In 2019, the most recent year of data from the National Institute of Mental Health, suicide was the tenth leading cause of death in the United States. Among the ages of 10 and 34, it is the second leading cause; among ages 35 and 44, it is the fourth leading cause.
“Suicide is a major public health concern, especially in younger populations,” said Richard Nenneau, Vice President of Behavioral Health Services at Penn Highlands Healthcare. “The causes of suicide are complicated, but it is often preventable.”
One of the ways that we all can help prevent suicide is by knowing the warning signs. These behaviors may be a sign that someone is thinking about suicide:
- talking about wanting to die or wanting to kill themselves;
- talking about feeling empty, hopeless or having no reason to live;
- making a plan or looking for a way to kill themselves, such as searching for lethal methods online, stockpiling pills or buying a gun;
- talking about great guilt or shame;
- talking about feeling trapped or feeling that there are no solutions;
- feeling unbearable pain (emotional pain or physical pain);
- talking about being a burden to others;
- using alcohol or drugs more often;
- acting anxious or agitated;
- withdrawing from family and friends;
- changing eating and/or sleeping habits;
- showing rage or talking about seeking revenge;
- taking great risks that could lead to death, such as driving extremely fast;
- talking or thinking about death often;
- displaying extreme mood swings, suddenly changing from very sad to very calm or happy;
- giving away important possessions;
- saying goodbye to friends and family;
- putting affairs in order, making a will.
If these warning signs apply to you or someone you know, get help as soon as possible, particularly if the behavior is new or has increased recently.
“It can be difficult to know how to help someone who may be considering suicide,” said Richard Nenneau. “There are five actions you can take to help someone in emotional pain. One, ask if they are thinking about suicide. Research shows that asking does not increase suicides or suicidal thoughts. Two, reduce access to lethal items or places. Three, listen carefully and acknowledge their feelings. Four, help them connect with a trusted family member, friend, spiritual advisor, mental health professional or the National Suicide Prevention Lifeline number. Five, stay connected. Research shows that suicides decrease when someone follows up after the crisis.”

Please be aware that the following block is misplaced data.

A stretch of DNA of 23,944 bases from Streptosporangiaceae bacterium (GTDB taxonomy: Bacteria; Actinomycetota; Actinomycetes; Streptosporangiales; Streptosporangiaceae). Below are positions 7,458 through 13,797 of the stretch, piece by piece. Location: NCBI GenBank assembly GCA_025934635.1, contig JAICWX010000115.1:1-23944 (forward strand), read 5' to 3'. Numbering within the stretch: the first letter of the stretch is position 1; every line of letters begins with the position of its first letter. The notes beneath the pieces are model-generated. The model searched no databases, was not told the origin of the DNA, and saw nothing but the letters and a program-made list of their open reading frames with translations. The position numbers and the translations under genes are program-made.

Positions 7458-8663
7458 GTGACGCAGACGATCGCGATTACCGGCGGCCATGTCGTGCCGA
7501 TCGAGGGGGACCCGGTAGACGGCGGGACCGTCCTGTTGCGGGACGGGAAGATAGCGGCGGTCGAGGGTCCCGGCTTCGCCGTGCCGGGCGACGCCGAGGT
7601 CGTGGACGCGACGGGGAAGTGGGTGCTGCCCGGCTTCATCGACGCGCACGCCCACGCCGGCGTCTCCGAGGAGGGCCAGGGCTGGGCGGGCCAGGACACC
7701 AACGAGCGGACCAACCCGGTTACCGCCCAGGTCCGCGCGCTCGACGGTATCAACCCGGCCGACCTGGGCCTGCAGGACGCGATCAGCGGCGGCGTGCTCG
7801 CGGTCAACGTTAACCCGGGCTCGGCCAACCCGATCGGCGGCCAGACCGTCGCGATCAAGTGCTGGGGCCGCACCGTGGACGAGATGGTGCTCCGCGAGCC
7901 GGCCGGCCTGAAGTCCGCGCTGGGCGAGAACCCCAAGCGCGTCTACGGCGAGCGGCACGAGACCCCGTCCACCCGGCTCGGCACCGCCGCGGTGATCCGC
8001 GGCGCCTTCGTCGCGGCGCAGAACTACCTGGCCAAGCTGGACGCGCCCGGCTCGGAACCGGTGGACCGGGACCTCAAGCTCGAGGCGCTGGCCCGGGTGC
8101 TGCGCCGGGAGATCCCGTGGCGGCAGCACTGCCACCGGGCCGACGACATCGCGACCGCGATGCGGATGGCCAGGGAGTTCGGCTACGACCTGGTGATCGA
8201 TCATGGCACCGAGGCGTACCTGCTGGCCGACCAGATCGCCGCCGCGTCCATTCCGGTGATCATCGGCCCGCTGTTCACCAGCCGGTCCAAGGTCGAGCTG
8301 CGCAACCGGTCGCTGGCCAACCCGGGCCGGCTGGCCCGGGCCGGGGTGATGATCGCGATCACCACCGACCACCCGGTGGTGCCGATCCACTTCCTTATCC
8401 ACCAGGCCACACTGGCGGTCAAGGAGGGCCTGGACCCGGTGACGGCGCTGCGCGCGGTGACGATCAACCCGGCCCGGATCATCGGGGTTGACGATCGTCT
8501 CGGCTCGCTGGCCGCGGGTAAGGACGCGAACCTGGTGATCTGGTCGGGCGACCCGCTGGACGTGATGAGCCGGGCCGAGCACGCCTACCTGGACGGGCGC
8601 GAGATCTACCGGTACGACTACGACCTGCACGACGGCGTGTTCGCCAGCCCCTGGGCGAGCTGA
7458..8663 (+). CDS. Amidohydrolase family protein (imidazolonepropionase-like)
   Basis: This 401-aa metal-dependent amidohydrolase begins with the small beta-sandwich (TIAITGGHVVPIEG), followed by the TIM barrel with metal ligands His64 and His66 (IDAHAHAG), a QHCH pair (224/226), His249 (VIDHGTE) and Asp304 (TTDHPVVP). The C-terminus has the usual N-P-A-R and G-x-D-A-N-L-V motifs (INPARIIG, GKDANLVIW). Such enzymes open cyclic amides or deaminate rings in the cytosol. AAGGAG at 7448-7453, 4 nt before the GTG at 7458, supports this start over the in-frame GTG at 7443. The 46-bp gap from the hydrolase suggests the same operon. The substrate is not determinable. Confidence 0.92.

If you or someone you know is in crisis, call the National Suicide Prevention Lifeline at 1-800-273-TALK (8255), or text the Crisis Text Line (text HELLO to 741741). Both services are free and available 24 hours a day, seven days a week. All calls are confidential. Contact social media outlets directly if you are concerned about a friend’s social media updates or dial 911 in an emergency. Learn more on the Lifeline’s website or the Crisis Text Line’s website.
The Veterans Crisis Line connects Service members and Veterans in crisis, as well as their family members and friends, with qualified, caring Department of Veteran’s Affairs (VA) responders through a confidential toll-free hotline, online chat or text messaging service. Dial 1-800-273-8255 and Press 1 to talk to someone or send a text message to 838255 to connect with a VA responder. You can also start a confidential online chat session at Veterans Crisis Chat.
Penn Highlands Healthcare offers comprehensive inpatient and outpatient behavioral and mental health services at locations throughout the region. To learn more, please visit www.phhealthcare.org/bhs.